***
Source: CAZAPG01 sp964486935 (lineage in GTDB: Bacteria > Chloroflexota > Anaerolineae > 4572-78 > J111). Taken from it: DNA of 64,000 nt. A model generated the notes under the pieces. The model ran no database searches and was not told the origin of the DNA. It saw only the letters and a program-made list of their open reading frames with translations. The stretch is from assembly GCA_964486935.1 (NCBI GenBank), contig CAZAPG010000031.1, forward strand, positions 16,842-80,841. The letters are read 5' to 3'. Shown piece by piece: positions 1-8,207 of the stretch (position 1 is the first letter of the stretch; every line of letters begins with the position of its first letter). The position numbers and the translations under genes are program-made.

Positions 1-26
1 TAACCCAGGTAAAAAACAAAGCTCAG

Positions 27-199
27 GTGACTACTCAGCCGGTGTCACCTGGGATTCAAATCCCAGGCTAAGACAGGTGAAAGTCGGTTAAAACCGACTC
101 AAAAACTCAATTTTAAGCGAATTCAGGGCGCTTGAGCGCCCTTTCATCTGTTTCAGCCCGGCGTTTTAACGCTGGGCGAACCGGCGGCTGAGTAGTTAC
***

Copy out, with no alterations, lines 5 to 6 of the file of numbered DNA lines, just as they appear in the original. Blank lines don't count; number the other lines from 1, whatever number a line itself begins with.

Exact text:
27 GTGACTACTCAGCCGGTGTCACCTGGGATTCAAATCCCAGGCTAAGACAGGTGAAAGTCGGTTAAAACCGACTC
101 AAAAACTCAATTTTAAGCGAATTCAGGGCGCTTGAGCGCCCTTTCATCTGTTTCAGCCCGGCGTTTTAACGCTGGGCGAACCGGCGGCTGAGTAGTTAC